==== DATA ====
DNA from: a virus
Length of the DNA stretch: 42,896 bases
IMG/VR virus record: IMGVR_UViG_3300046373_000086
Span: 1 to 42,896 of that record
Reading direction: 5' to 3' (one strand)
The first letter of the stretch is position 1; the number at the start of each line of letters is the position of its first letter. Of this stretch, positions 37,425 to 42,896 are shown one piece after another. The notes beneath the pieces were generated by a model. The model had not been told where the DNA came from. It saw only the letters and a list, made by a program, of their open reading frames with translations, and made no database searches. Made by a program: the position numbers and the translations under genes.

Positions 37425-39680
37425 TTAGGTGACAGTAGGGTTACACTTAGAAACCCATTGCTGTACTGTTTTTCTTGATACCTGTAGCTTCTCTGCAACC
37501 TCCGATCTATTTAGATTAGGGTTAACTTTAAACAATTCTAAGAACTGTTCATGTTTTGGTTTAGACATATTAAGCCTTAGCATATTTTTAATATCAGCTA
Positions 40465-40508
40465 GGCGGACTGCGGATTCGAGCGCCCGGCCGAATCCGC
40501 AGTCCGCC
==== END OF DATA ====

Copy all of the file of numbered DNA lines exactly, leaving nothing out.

DNA from: a virus
Length of the DNA stretch: 42,896 bases
IMG/VR virus record: IMGVR_UViG_3300046373_000086
Span: 1 to 42,896 of that record
Reading direction: 5' to 3' (one strand)
The first letter of the stretch is position 1; the number at the start of each line of letters is the position of its first letter. Of this stretch, positions 37,425 to 42,896 are shown one piece after another. The notes beneath the pieces were generated by a model. The model had not been told where the DNA came from. It saw only the letters and a list, made by a program, of their open reading frames with translations, and made no database searches. Made by a program: the position numbers and the translations under genes.

Positions 37425-39680
37425 TTAGGTGACAGTAGGGTTACACTTAGAAACCCATTGCTGTACTGTTTTTCTTGATACCTGTAGCTTCTCTGCAACC
37501 TCCGATCTATTTAGATTAGGGTTAACTTTAAACAATTCTAAGAACTGTTCATGTTTTGGTTTAGACATATTAAGCCTTAGCATATTTTTAATATCAGCTA
Positions 40465-40508
40465 GGCGGACTGCGGATTCGAGCGCCCGGCCGAATCCGC
40501 AGTCCGCC